Abdel-Magied describes a packed room, and people laughing in complicity at Shriver’s obtuse remarks. We don’t know if some of the chuckles in that full house were uncomfortable, or whether there were people who were having sharply whispered conversations of dissent outside of her sightline and earshot, or if there were attendees who were quietly reserving their judgment until Shriver’s talk was over. Abdel-Magied doesn’t know either, all she can do is guess.
When it comes to discussions about representing identity, particularly in writing, merely guessing is one of the main problems.
Yes, as Shriver lectured, writing necessitates guessing at the emotions of characters in situations the writer may or may not have experienced. But good writing requires we add to guesswork research, close observation, deep contemplation, the feedback of generous souls who will read or listen to early drafts, and, eventually, professional editors and fact-checkers. And even when a writer feels s/he has done this due diligence to authentically write a story or character that is personally foreign, s/he can still get it wrong because racial and cultural biases are so deeply embedded in Western, and global, culture.
This doesn’t mean anyone should steer clear of trying to write about certain topics or people, it just means we should try harder to humbly listen to those who have had an experience we haven’t–especially when there is overwhelming consensus among said group that we have misrepresented it.
Furthermore, if we truly want to tell the stories of people and places and cultures we don’t personally know, and if we want to see them told well, we will have to make way for writers who are intimate with the experience to tell their stories themselves. And we can’t be satisfied with just one or two writers, but many. So many we can’t associate a group with a trend or type anymore and push it into a pigeonhole.
Most writers don’t have control over our publication destiny, let alone another’s, but those who have written bestsellers, or have publishing experience have some leverage. Whether it’s the relationships necessary to put in a good word with an agent/editor; or reading the work of an aspiring writer telling a story we want to try and offering feedback, there are ways to support a diversity of writers and stories if that’s what we truly want.
Conversely, those of us frustrated with seeing our stories exploited and appropriated, and tired of being dismissed by the dominant culture for expressing our pain and anger about said appropriation, should be cognizant that our fellows in the struggle have the right to express their dissatisfaction their way. Martin Luther King, Jr. preached non-violence and Malcolm X advocated a “by any means necessary” approach to combating racism in America. Both were assassinated.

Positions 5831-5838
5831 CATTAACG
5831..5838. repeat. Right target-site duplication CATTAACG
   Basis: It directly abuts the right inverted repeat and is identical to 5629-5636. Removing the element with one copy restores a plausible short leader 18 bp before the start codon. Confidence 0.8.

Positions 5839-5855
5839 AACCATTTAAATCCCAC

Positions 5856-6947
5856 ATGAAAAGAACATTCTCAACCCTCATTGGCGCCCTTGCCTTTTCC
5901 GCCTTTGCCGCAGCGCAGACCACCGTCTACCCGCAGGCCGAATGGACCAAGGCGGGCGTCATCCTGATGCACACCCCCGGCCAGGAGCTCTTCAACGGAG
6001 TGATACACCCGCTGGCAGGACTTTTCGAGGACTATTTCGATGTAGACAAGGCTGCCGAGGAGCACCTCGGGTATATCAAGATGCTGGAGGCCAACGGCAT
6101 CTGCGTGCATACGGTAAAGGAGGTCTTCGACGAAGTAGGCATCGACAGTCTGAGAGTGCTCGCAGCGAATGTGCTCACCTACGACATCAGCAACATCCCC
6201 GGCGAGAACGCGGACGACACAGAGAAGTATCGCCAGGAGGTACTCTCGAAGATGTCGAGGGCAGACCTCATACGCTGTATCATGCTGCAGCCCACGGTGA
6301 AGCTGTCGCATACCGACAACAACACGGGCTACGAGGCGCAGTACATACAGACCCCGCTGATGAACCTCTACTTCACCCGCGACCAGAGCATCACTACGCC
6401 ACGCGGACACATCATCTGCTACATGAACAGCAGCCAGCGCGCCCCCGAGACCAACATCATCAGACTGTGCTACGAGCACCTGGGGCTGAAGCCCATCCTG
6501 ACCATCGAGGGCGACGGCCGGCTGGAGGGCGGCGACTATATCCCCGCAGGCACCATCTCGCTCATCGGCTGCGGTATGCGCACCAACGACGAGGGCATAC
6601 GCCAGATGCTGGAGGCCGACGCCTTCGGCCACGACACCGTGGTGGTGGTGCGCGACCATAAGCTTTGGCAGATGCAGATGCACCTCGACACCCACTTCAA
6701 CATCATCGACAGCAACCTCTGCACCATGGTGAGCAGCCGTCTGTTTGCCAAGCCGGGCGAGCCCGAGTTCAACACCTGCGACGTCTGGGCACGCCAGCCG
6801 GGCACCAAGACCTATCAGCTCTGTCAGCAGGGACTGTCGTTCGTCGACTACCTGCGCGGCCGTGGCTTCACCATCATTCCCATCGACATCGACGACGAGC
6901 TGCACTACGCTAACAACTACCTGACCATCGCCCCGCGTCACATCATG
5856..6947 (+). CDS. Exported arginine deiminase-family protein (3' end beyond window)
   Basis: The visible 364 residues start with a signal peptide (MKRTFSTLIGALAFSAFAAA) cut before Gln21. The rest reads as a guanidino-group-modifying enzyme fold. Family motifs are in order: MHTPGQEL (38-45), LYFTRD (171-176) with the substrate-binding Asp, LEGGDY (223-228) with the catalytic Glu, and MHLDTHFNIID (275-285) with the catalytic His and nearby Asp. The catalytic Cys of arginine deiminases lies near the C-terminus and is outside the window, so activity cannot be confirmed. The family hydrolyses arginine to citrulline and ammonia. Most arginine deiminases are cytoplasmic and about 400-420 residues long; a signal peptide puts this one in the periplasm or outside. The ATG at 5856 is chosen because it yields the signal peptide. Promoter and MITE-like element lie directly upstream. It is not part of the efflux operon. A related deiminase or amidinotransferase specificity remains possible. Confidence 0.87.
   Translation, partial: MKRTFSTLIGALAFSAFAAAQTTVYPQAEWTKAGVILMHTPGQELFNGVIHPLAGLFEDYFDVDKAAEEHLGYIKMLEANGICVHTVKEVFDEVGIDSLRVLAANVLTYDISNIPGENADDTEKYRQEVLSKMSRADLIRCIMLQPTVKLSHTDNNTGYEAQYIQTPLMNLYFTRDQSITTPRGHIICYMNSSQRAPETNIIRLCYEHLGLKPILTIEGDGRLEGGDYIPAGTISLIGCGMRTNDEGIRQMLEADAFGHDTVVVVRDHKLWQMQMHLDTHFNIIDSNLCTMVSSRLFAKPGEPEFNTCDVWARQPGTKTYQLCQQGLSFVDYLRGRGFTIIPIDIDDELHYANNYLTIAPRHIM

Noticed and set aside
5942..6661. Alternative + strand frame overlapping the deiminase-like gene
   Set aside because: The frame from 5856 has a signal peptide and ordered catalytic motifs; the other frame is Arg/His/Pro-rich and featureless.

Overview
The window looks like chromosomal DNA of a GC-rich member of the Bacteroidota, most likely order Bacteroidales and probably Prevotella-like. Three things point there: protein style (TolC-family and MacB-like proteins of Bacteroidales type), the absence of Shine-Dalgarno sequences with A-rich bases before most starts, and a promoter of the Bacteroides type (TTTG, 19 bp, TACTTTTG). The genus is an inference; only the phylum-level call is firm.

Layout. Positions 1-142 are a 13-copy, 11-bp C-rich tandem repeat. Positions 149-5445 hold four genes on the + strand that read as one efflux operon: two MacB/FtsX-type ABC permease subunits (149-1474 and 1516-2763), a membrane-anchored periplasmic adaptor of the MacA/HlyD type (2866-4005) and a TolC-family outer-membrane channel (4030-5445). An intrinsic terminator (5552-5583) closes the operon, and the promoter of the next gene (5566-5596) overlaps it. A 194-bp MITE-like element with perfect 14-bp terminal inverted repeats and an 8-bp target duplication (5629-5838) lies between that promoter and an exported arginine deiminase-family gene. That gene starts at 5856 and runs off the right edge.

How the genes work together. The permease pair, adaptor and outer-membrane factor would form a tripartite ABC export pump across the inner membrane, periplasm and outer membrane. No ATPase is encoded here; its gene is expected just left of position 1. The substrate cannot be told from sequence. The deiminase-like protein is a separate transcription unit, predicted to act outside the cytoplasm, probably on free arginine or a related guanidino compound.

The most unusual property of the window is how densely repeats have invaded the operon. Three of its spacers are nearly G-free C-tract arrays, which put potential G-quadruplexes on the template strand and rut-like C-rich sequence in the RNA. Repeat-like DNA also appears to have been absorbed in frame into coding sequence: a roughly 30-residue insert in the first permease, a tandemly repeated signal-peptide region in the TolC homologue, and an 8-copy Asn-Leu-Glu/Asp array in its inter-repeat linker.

It’s not about methodology. It’s about compassion, and a continual commitment to seeing past ourselves.
For example, Shriver said, “Membership of a larger group is not an identity. Being Asian is not an identity. Being gay is not an identity. Being deaf, blind, or wheelchair-bound is not an identity, nor is being economically deprived.”
While what she says is true on its face, I wonder if she has deeply considered why and how we got to the point where membership in an identity group means so much. Though white Americans, for example, may not think about or be aware of racism as much as a person of color might, they exist in a hyper-racialized nation along with everyone else in the country, and experience certain aspects of life in way that vastly differs from a person of color’s experience. Whether Shriver believes it or not, racial identity means as much to whites as it does to people of other races.
Membership of a larger group is not the sum of an identity, but in a world that sorts and shelves people based on identity groups–and specifically disadvantages those outside the dominant group–these memberships have shaped experiences and existences for generations. They have become culture and memory and life, providing spiritual and material refuge to those who leverage the power of their shared community. If history were different and prejudice non-existent, these identities might be treated incidentally, but they aren’t.
What if, concurrently, Abdel-Magied considered that Brisbane’s giving Shriver a speaking spot may not have been borne of an intention to personally harm her, or endorse a point of view she disagreed with? What if she moved past her assumptions of what her fellow attendees were thinking of her when she left, or why they stayed, and instead engaged a few of them after the event about how they felt about the proceeding?
Our collective lack of empathy keeps us trapped in our polemicist poles, paralyzed by the fear that if we acknowledge the merits of another’s position we will cede holy ground, unable to progress. Ironically, it also leaves us vulnerable to even more egregious appropriation, and makes for bad writing people think is good just because they tried. Perhaps most frustrating of all, it leaves us pretty much where we started: frustrated and isolated, the gap between our understanding, care, and consideration of each other only widening.